Olympic Swimmers Emulate Sharks & Dolphins
While many Olympians go through excruciating lengths to shed milliseconds off of their race times, the U.S. Olympic Swimming Team have called on a new focus - that is, emulating the natural technique of the best and most powerful swimmers in the world: sharks and dolphins.
From suits to strokes, coaches, researchers and other advisers are making sure that their athletes benefit from fish and marine mammals' natural swimming abilities.
"Some of our athletes are now wearing what are called 'shark skin suits,'" Russell Mark, biomechanics coordinator for U.S.A. Swimming, told Discovery News.
"These aren't made of actual shark skin, of course, but they are slippery in feel, like sharks, and they make the wearer move faster than normal in the water by reducing friction and drag," he explained.
Mark also indicated that excelling at the dolphin kick can make or break a swimmer's race.
"This is when swimmers push off walls and swim underwater without moving their arms, very similar to how a dolphin swims," he said.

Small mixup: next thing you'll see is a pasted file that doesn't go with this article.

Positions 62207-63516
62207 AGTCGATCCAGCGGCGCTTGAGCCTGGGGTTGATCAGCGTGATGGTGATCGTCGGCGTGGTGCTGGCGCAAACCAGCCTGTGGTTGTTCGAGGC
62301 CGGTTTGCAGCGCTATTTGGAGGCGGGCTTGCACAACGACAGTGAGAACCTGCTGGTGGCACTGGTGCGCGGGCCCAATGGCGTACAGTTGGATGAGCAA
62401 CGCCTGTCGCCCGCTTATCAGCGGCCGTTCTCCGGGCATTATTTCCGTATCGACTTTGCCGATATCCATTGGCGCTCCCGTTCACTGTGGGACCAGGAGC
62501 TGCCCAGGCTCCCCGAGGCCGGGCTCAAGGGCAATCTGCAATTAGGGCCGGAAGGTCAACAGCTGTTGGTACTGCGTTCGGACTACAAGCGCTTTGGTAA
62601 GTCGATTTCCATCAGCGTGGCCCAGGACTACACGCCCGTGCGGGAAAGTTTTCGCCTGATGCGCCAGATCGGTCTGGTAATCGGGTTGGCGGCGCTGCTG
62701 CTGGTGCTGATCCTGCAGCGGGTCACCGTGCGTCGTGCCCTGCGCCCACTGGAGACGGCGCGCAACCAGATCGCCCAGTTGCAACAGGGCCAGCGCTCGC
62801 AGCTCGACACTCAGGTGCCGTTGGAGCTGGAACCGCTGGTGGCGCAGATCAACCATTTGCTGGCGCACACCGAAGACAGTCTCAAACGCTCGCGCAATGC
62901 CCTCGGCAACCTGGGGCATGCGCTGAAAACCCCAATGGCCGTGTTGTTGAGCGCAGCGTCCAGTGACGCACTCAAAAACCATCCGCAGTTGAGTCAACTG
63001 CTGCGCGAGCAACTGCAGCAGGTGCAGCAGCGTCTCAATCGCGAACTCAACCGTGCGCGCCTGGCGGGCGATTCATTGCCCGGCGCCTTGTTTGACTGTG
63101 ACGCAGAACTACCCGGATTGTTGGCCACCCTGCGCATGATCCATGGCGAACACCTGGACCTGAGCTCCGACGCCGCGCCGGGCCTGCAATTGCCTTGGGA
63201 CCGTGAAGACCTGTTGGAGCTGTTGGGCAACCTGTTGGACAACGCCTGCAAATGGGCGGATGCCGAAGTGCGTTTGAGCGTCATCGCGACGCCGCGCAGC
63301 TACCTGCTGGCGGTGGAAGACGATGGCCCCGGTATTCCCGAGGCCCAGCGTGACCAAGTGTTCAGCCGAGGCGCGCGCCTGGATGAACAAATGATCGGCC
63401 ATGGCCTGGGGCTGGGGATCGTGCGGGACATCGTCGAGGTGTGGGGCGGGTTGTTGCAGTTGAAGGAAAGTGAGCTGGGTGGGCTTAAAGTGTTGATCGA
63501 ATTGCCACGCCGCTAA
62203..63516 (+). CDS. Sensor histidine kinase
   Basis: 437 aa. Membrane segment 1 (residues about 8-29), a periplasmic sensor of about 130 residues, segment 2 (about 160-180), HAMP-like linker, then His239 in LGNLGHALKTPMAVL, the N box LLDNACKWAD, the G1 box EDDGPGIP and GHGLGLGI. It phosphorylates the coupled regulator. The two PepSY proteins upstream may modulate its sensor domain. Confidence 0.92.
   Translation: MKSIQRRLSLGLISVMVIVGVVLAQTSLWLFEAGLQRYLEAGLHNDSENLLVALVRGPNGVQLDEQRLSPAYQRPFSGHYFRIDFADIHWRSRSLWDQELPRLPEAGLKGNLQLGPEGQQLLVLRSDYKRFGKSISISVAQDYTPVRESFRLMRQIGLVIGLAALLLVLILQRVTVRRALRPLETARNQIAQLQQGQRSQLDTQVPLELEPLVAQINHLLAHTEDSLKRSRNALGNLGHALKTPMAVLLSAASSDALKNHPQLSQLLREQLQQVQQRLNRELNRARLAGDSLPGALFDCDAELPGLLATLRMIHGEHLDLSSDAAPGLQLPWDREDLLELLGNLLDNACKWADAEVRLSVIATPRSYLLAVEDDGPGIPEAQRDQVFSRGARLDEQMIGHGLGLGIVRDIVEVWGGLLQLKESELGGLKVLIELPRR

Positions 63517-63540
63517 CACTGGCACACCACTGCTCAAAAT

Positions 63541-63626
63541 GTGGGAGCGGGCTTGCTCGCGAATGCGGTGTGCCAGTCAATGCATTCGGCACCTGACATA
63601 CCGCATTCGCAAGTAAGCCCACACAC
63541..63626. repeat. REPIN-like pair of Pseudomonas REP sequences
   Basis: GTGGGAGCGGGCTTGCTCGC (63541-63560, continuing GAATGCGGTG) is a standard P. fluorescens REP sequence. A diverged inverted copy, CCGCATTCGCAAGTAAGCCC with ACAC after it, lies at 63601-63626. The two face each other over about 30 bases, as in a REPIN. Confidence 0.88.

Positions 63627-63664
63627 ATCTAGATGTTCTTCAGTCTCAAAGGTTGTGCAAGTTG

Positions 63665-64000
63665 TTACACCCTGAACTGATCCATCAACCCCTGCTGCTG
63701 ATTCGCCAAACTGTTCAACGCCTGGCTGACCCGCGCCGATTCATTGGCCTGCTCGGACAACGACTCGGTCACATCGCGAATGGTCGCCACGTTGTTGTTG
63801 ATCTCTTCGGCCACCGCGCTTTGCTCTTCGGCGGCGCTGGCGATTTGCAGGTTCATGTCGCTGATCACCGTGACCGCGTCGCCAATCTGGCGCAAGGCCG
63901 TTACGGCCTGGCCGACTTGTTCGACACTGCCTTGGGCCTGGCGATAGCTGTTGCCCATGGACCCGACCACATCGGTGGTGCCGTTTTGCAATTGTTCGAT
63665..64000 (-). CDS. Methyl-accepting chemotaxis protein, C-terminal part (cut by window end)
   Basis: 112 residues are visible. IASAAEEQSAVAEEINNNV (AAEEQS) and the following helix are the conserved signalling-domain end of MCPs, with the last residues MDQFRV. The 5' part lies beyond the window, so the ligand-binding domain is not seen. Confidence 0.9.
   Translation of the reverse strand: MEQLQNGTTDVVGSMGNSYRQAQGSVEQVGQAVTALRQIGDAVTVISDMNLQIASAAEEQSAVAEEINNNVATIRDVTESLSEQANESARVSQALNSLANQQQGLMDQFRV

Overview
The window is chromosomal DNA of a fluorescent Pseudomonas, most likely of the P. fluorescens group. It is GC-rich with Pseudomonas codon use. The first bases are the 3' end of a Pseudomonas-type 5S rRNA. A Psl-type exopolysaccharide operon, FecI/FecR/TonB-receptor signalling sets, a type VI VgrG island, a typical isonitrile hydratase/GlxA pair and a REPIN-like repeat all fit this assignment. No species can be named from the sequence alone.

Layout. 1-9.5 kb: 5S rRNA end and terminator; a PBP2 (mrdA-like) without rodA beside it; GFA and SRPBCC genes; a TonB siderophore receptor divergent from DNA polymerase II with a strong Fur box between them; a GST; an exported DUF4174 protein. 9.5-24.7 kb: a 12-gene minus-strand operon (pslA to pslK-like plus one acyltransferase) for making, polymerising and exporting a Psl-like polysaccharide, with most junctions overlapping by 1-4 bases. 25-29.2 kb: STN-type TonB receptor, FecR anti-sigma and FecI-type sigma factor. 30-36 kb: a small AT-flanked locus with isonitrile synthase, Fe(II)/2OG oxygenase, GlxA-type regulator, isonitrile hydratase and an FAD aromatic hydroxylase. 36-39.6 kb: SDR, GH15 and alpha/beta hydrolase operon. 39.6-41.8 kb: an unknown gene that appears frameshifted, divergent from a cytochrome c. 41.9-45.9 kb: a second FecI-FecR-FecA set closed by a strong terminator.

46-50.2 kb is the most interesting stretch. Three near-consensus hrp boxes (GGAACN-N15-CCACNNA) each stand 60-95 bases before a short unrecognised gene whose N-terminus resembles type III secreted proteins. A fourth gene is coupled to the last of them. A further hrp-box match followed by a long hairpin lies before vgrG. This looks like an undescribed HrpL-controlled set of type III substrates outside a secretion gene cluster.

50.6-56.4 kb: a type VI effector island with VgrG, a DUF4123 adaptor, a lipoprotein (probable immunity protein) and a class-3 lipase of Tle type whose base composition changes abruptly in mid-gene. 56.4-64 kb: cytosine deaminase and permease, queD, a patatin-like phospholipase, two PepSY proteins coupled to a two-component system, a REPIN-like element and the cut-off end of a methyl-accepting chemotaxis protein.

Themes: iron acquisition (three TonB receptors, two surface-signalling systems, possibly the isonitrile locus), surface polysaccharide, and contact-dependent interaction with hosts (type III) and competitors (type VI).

The move emulates how dolphins zoom through water by moving their flipper in an up and down motion. Sharks, in contrast, move side to side. Humans are mammals like dolphins and the up and down undulating motion propels people as it does dolphins. The dolphin kick is one of the most powerful moves among professional swimmers.
Sharks are some of the world's fastest swimmers. One impressive species is the shortfin mako, which has been reliably clocked at 31 miles per hour underwater. Everything about this fish is designed for swimming in short bursts of perfection. It has a streamlined body, a crescent-shaped tail supported by keels and a water-cutting, pointed snout.